As the coronavirus vaccines have rolled out across the US, the process has been confusing and disastrous. States, left by the federal government to fend for themselves, have struggled to get a handle on the logistics of distribution. Many, including Georgia, Virginia, and California, have fallen woefully behind schedule.
But even if there were a perfect supply chain, there’s another obstacle: Not all Americans want the vaccine.
Survey data gathered through Facebook by Carnegie Mellon University’s Delphi Lab, one of the nation’s best flu-forecasting teams, showed that more than a quarter of the country’s population would not get vaccinated if it were available to them today. How people feel about receiving vaccinations varies widely by state and county. The percentage of respondents who would accept a vaccine falls as low as 48% in Terrebonne parish, Louisiana, and peaks as high as 92% in Arlington county, Virginia.
The findings are extremely worrying. The fewer people who are vaccinated, the longer the virus will continue to ravage the country, and prevent us from returning to normal. “It's one of those things that probably shouldn't have surprised me,” says Alex Reinhart, an assistant teaching professor in statistics & data science, who was part of the research. “But when you look at the map, it's still surprising to see.”
The good news—and there is some good news—is that this data could also help fight public hesitancy. The Delphi Lab has been helping the CDC to track and understand the spread of covid infections since the beginning of the pandemic. The latest survey will help the agency identify where to perform more targeted education campaigns. The research group is also working with several county-level health departments to inform local outreach.
The Delphi researchers collected the data via a large-scale survey that it has been operating through Facebook since April 2019. It works with the social media giant to reach as wide a cross-section of the US population as possible, and surfaces daily questions to a statistically representative sample of Facebook users. An average of 56,000 people participate daily, and the company itself never sees the results.
During the pandemic, the survey has included a variety of questions to understand people’s covid-related behaviors, including mask adherence, social distancing, and their mental health. Some of the results are fed into the lab’s coronavirus forecasting model, while others are summarized and given directly to public health officials and other academic researchers. The questions are regularly updated, and the vaccine acceptance question was added at the start of January—after the first vaccines had been authorized by the US government.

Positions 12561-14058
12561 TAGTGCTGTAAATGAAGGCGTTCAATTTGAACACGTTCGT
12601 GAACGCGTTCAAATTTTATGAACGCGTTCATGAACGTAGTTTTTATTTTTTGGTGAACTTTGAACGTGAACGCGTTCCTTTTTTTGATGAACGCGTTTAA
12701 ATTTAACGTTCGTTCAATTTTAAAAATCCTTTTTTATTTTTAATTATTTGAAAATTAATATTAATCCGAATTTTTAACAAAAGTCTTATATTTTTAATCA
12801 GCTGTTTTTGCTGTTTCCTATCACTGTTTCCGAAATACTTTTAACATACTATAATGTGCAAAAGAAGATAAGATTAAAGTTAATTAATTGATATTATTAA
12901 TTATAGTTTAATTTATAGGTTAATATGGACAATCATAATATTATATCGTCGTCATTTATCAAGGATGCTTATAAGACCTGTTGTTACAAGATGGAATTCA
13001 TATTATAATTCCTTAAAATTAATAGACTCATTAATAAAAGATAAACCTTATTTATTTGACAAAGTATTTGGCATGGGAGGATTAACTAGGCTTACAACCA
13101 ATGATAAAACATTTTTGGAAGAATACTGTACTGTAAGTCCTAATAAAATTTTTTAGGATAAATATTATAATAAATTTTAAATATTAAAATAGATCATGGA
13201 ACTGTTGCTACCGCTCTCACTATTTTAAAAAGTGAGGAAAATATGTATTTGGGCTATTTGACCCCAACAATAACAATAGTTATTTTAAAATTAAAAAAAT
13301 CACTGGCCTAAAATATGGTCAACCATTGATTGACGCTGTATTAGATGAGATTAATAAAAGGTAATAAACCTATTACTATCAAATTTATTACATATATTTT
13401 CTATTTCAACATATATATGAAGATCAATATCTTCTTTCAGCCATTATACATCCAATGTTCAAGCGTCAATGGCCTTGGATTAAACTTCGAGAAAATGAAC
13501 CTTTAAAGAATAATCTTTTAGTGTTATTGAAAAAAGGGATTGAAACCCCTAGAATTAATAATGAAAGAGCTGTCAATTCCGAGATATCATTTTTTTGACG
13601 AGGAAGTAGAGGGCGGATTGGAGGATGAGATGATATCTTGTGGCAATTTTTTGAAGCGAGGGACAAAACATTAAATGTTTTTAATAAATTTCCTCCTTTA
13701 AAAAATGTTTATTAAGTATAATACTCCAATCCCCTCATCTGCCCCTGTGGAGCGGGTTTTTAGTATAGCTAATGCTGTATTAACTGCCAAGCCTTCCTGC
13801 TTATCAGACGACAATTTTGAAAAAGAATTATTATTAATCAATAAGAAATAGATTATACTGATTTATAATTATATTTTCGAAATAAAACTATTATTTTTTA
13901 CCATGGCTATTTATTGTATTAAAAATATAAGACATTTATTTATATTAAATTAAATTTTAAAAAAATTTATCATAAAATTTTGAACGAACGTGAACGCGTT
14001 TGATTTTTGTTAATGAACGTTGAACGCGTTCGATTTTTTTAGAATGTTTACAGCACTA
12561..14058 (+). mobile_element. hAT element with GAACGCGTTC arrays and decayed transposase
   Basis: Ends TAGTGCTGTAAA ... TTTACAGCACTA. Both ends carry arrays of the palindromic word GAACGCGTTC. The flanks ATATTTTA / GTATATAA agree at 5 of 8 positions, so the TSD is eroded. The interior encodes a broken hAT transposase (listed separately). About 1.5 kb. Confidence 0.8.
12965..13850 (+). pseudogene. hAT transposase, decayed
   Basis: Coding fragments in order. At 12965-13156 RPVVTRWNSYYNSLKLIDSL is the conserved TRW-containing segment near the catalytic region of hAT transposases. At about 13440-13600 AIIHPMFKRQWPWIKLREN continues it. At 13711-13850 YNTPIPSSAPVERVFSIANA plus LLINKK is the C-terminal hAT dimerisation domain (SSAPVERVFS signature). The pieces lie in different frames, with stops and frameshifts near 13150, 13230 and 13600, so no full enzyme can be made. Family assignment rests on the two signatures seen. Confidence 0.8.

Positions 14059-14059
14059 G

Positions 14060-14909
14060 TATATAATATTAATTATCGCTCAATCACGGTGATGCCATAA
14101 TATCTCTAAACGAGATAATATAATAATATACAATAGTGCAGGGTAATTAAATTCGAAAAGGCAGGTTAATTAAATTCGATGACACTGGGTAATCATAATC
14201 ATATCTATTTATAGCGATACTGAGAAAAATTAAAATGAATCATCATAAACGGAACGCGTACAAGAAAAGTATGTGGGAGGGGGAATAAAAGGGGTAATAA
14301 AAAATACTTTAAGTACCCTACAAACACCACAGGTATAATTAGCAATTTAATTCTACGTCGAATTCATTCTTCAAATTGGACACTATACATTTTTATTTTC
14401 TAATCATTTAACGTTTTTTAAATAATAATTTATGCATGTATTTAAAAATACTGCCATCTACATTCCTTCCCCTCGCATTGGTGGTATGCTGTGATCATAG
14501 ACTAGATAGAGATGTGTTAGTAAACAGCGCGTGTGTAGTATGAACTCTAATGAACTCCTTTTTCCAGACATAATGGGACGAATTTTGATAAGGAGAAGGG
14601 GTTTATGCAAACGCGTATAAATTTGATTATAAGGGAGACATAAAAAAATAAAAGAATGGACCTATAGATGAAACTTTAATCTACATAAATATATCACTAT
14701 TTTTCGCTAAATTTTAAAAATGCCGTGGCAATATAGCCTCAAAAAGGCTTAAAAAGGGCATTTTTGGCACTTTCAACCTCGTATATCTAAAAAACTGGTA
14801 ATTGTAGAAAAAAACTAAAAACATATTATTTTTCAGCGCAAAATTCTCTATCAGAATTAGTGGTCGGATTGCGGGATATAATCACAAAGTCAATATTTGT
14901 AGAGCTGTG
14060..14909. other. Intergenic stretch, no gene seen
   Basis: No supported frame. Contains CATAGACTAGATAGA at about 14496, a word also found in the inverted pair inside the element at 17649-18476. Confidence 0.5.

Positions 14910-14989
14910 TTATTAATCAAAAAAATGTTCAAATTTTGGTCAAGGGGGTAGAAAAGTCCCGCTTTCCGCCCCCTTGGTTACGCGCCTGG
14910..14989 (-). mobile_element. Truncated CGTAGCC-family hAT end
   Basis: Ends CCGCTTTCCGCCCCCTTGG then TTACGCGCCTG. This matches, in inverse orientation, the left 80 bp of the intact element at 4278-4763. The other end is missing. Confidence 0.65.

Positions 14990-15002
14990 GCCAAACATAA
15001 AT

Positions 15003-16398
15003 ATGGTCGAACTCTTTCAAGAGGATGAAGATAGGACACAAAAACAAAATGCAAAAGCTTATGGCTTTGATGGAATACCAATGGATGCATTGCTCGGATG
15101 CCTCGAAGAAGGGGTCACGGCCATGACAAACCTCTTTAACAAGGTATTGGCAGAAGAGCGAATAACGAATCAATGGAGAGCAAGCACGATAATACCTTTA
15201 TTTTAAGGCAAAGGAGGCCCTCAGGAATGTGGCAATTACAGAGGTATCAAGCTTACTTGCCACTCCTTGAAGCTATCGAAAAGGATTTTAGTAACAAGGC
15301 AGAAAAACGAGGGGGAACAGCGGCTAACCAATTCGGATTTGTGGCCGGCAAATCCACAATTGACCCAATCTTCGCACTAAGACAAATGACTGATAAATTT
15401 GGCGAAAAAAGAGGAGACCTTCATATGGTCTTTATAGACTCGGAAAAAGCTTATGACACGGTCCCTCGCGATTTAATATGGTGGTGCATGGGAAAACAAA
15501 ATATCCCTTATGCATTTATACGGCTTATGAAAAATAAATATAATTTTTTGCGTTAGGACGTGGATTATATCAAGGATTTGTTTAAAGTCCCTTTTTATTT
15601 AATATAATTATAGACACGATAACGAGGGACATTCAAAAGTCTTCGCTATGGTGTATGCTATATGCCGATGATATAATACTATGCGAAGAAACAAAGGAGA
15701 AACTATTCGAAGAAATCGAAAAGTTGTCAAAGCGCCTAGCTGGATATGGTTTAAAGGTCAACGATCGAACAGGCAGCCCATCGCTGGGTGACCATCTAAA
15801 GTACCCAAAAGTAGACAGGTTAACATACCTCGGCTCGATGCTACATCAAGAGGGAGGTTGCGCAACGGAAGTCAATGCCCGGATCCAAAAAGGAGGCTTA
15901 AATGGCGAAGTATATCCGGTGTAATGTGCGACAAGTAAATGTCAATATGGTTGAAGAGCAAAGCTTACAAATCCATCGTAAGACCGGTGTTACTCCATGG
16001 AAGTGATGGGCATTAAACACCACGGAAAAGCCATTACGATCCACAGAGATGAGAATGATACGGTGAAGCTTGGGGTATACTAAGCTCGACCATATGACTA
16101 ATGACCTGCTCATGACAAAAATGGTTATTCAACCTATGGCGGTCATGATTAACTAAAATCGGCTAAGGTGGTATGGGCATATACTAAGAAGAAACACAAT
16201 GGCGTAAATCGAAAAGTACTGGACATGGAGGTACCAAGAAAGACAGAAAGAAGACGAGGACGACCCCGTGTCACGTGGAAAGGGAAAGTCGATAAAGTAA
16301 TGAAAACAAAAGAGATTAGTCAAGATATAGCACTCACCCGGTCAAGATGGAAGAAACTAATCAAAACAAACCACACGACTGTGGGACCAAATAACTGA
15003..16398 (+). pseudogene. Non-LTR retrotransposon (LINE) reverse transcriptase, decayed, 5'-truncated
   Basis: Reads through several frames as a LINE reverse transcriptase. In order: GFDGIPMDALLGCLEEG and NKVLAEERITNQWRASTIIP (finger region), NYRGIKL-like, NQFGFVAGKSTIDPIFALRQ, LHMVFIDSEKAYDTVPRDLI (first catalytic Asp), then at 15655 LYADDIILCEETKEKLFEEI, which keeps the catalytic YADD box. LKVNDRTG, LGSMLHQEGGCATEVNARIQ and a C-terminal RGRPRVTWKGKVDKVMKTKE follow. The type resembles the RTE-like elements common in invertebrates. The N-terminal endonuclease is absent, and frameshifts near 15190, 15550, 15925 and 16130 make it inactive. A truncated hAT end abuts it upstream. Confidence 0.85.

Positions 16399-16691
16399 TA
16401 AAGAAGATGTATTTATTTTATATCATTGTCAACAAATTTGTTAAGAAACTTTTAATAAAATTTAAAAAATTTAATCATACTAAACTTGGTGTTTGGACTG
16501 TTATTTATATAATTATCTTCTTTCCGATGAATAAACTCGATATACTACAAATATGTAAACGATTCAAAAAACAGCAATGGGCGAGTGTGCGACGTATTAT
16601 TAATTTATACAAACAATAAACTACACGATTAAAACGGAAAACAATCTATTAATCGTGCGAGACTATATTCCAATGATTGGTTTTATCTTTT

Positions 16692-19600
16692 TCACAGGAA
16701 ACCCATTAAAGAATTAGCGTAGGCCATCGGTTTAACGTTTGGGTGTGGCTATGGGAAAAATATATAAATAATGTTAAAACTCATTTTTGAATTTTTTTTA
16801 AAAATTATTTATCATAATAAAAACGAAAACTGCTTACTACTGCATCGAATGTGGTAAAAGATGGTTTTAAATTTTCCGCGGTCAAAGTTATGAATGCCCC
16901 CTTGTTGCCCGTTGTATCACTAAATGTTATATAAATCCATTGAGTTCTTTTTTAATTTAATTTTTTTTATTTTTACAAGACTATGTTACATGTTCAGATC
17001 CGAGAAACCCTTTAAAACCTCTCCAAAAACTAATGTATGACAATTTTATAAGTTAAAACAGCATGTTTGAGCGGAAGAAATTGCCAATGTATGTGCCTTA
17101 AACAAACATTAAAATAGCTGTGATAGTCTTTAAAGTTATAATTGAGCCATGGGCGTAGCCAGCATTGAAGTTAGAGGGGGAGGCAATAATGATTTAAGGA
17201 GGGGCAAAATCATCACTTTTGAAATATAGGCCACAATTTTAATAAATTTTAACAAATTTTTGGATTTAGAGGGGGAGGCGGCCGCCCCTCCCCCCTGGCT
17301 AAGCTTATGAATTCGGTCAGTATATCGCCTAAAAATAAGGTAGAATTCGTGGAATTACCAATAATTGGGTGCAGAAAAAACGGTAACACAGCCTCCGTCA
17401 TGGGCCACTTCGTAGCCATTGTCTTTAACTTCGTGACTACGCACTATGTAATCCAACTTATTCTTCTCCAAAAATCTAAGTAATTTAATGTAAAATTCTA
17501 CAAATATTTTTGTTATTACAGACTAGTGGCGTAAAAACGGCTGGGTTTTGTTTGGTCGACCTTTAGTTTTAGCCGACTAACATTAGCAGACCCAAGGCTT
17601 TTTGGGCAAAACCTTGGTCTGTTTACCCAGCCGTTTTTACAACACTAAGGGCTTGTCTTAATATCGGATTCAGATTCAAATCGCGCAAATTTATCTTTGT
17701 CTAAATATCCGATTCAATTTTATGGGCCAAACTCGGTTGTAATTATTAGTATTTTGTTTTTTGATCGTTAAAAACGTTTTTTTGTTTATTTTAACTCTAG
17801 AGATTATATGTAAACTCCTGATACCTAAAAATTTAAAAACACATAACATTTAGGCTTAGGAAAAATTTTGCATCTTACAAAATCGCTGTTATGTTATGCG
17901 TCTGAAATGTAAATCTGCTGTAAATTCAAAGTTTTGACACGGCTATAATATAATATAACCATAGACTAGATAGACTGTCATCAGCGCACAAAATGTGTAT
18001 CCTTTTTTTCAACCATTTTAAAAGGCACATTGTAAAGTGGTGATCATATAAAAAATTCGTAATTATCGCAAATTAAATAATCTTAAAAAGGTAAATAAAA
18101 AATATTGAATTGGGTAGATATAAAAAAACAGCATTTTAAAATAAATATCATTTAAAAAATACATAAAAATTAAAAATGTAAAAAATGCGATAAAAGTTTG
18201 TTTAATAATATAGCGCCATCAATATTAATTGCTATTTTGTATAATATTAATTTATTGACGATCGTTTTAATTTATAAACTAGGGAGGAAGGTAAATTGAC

The map visualizes each county’s polling average from January 1 to January 14. For counties with too few daily respondents—less than 100—the Delphi researchers grouped the data from neighboring counties. This is reflected in our map above, which is why various clusters of counties show up with the same percentage. The researchers also independently verified their results with some of the CDC’s own surveys and Pew Research.
Next, the researchers plan to expand their survey to understand why people are reticent about the vaccine. They’re also exploring questions that could help identify what blocks people from accessing vaccines, especially for at-risk populations.
This story is part of the Pandemic Technology Project, supported by the Rockefeller Foundation.
A quick guide to the most important AI law you’ve never heard of
The European Union is planning new legislation aimed at curbing the worst harms associated with artificial intelligence.
The world’s biggest surveillance company you’ve never heard of
Hikvision could be sanctioned for aiding the Chinese government’s human rights violations in Xinjiang. Here’s everything you need to know.
Where to get abortion pills and how to use them
New US restrictions could turn abortion into do-it-yourself medicine, but there might be legal risks.
Minneapolis police used fake social media profiles to surveil Black people
An alarming report outlines an extensive pattern of racial discrimination within the city’s police department.
Get the latest updates from
MIT Technology Review
Discover special offers, top stories, upcoming events, and more.